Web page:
I’ve always considered myself a very alert person, but with biking I am developing a level of awareness surpassing anything I’ve ever known. But still there are surprises.

A little girl stopped in front of me as I rode the Seattle waterfront. Pink dress, blond curls, she seemed no taller than my front tire.

Her family crossed in front of me from the parking lot to the waterfront attractions. Hands poised on my brakes, I slowed, but there was plenty of space. Then, something caught the child’s attention. She paused. I braked hard and landed on my handle bars. Skidding to a stop, the edge of my front tire grazed one sparkling sandal. Her eyes met mine, round and blue.

“Are you okay?” the father asked me through his cigarette smoke.
“Are you okay?” I asked the child. She nodded to me, and I rode off.

“Look what you did. You’ve got to watch where you’re going.” I heard the father scold the child as I rode away. I smiled thinking of her wide eyes, her nod. I hope she holds tight to her curiosity, to her understanding, to her forgiveness.

Each ride opens my eyes to the city in ways I’ve never seen it before. I often ride Alaskan Way from West Seattle to downtown. A towering wall of shipping containers line the rail tracks on one side, cranes tower above me on the other. The bike lane is rough, uneven and checkered with detours for road construction – a new off-ramp from the West Seattle Bridge, prep work for the tunnel designed to replace the unstable north-south viaduct by boring through the same unstable tide flats that the viaduct is built on.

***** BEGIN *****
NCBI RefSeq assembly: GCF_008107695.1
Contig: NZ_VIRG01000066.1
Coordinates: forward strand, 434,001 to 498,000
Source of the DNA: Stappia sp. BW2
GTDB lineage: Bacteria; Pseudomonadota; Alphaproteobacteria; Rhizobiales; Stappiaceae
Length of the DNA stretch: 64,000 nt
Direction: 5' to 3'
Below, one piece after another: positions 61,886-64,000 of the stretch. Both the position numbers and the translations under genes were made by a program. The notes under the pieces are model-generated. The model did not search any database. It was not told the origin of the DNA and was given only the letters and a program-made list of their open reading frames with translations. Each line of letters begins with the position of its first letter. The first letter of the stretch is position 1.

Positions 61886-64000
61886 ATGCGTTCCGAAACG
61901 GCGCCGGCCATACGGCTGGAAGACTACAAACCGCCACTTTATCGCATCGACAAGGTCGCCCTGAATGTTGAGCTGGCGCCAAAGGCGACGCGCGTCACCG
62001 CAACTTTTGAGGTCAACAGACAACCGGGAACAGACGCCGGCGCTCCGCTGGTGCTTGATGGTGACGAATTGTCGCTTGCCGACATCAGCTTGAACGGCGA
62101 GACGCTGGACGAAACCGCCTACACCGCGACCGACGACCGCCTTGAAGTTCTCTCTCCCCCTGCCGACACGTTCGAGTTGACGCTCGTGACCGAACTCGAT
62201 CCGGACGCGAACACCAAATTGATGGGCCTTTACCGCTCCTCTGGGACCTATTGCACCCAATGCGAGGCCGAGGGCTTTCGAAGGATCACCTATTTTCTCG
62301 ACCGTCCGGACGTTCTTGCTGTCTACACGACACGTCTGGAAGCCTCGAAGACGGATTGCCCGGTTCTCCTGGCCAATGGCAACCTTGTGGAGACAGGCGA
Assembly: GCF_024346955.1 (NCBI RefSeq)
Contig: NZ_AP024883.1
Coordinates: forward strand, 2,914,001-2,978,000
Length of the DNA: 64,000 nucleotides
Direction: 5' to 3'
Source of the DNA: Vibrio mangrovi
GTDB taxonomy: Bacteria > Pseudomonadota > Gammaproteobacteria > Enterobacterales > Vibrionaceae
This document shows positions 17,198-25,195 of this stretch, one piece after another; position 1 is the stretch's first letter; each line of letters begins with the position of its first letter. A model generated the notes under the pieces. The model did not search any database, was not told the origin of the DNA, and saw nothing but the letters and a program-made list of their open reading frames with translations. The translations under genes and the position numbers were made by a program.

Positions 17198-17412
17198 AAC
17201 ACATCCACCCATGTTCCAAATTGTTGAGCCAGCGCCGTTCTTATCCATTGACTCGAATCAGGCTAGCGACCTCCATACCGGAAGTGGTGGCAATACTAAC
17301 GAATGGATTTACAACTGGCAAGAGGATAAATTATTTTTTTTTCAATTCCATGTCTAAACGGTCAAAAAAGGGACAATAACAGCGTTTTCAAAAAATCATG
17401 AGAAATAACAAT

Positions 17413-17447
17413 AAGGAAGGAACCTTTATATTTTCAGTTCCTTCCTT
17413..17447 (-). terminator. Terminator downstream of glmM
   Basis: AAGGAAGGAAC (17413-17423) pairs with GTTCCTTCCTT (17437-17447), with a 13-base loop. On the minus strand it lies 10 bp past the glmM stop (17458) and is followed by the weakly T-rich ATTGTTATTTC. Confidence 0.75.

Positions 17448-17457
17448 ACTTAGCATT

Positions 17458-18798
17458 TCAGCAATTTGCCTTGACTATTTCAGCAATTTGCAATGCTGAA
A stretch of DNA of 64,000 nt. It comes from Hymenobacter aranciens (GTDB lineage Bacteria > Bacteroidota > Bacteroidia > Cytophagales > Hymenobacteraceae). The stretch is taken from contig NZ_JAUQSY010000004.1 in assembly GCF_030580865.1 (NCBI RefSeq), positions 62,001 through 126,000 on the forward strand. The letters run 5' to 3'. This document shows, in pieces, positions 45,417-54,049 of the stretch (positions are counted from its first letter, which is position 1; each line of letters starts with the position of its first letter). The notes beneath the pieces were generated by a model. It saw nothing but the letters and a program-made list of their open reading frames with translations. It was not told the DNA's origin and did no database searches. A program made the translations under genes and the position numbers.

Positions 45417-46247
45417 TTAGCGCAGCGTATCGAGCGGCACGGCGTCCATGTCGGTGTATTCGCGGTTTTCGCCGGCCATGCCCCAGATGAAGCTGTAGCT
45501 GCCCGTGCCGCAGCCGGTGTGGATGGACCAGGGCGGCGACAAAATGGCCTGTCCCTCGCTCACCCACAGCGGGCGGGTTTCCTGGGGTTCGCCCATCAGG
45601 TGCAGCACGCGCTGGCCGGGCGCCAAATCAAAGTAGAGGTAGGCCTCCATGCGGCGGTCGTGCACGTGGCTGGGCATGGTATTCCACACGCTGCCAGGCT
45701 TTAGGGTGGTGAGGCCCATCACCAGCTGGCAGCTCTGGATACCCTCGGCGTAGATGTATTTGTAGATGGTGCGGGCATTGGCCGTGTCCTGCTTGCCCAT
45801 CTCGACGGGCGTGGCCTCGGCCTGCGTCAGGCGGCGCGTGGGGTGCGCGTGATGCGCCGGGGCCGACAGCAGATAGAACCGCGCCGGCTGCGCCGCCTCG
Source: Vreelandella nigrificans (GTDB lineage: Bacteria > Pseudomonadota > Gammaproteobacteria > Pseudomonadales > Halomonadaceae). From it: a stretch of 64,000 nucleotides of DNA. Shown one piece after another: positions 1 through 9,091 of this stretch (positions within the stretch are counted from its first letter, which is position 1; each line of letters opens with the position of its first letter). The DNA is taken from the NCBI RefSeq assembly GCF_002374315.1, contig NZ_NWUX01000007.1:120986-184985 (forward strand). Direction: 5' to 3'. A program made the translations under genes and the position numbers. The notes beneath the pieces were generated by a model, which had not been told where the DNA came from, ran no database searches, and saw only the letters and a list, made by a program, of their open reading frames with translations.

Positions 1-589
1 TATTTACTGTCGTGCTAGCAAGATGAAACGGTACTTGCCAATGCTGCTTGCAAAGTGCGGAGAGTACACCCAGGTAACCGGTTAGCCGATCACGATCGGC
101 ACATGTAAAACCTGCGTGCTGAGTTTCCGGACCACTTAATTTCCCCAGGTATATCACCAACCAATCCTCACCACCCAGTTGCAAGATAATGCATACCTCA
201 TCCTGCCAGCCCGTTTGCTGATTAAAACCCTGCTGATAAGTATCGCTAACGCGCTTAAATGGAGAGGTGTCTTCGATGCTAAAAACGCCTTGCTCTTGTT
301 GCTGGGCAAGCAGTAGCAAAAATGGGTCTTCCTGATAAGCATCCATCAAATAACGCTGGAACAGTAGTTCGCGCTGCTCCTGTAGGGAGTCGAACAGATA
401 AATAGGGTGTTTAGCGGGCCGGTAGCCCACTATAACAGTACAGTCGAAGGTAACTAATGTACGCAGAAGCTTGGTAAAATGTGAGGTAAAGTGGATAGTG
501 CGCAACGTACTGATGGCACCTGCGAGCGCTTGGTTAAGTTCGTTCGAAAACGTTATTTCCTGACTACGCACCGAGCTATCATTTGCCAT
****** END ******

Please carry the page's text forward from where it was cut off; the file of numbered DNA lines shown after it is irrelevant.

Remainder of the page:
I ride Alaskan Way through dust and exhaust fumes and think about my ride the day before along the Sammamish River, the sun warm on my back, the sweet fragrance of rugosa roses and fresh cut grass floating on a soft breeze. I remember the words of McCall Smith, words that made such an impression I copied them into the small notebook I use for those ideas that I don’t want to let slip away.

McCall Smith expressed a sentiment I was never able to put into my own words: that more beauty can be found in the haphazard grit and grime of hard work and daily life than in the idealized perfection of a materialized world. For while I loved the natural beauty of the slow moving Sammamish River with tall grasses lining its shores, the open fields once dotted with large dairy herds, and the musical call of a gold finch perched on an overhead branch, the picture perfect condos along certain strips of the trail and the looming reality of Redmond Town Centre, an upscale world of commercial materialism, just beyond the long row of tall cottonwoods swaying in the gentle breeze, made me uncomfortable.

As I wave a morning greeting to the immigrants fishing off the Harbor Island dock, as I ride past the homeless waking under the overpasses, some in semi-established tent homes, others under nothing more than a pile of ratty blankets, I feel the pulse – and messiness – of human life.

1 comment:

Holly said...

I will think of you as I walk up Volcan Agua--again!--on Monday. Talk about burning quads...
Jali (AKA Holly) :)